Managing outsourced work is very different from doing it yourself or having people in the office doing the work that you supervise.  It requires a completely different skill set.  Here the focus is on giving an accurate and detailed brief, being available for questions and knowing how to work with virtual teams.  It also means having a skill that is able to create a framework and allow different people to fill in the detail in a way that might not be how you would usually do it and then bringing it all together in a workable solution.

A complex technical solution requires at least two technical people to ensure continuity and to minimise the risk of having only one technical resource who might leave or simply get ill or exhausted.  We only had one technical co-founder and a complex technical solution with no back-up resources.  This took its toll on his family life and for 2 years he worked 7 days a week, this is not sustainable or worth the risk.

If you really cannot afford an additional technical resource then cut down on the solution functionality.  One of the big ‘Lean Start-up’ principles is to develop a minimal viable product (MVP), get it to the customers and see if they will buy it, before developing any further. Of course we made the classic error of going beyond an MVP that resulted in an exhausted technical co-founder and no sales.

If you are lucky enough to be able to afford a resource or two, ensure that they deliver according to agreement and expectation.  Also construct their work in a way that they feel a connection to your purpose, can grow and learn and give them as much autonomy as is possible, these are the most powerful performance motivators (reference Daniel Pienk).  If you do that, you are more likely to be successful in paying a lower wage and getting great people.  There are many excuses why people might not be delivering but with little money you do not have the luxury of entertaining those excuses and/or spending time on performance improvement plans.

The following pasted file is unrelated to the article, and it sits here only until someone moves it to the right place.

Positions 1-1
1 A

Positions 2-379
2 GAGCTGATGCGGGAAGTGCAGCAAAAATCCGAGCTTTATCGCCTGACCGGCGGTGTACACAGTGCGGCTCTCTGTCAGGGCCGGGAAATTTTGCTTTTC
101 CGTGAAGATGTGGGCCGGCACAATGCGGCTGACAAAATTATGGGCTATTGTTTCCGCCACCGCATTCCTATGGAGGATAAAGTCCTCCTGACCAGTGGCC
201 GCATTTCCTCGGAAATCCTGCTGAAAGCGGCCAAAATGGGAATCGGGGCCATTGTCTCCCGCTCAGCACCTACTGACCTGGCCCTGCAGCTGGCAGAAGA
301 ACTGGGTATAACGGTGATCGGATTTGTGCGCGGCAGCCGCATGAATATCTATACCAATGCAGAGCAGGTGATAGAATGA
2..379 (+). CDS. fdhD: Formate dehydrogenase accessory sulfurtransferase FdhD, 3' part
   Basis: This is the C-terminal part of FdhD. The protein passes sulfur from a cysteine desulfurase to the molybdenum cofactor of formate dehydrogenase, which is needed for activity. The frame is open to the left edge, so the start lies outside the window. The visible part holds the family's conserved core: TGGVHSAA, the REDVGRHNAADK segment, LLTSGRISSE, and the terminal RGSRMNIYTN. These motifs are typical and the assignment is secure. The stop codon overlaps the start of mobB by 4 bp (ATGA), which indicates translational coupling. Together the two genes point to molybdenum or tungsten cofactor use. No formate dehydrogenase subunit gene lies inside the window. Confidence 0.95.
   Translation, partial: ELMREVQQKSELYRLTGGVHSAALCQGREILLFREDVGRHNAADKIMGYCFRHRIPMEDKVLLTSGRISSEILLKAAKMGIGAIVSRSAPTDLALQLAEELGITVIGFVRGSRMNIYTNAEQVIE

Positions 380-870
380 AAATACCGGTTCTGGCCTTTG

Another classic error that we made was not keeping the resources to task.  Even though we felt the non-delivery was valid we should have either suspended the contract until we were ready for that skill to be utilised or a more radical idea could have been to sell the resource’s time to someone else for a period of time.  This inability to act cost us dearly.  When employing people in the beginning, it is preferable to employ them on a contract basis for short periods of time, say 6 months.  Unfortunately this makes recruiting people even harder.

Having little money and a requirement for different skills than you have in your founding team is one of the biggest challenges that start-ups face.  The answer to it all is getting sales as quickly as you can. That way you can start affording to acquire additional skill and are more likely to get investors that will give you access to money to employ people.

2 thoughts on “I can’t pay you much, but please, work for me…”

  1. Briliant Mel. What do we say about hindsight?

    All I can add is, “never build a nuclear reactor to boil a cup of coffee”.

    1. Thanks Barry, that is one of the reasons I am posting our learnings so that our hindsight can spare others the pain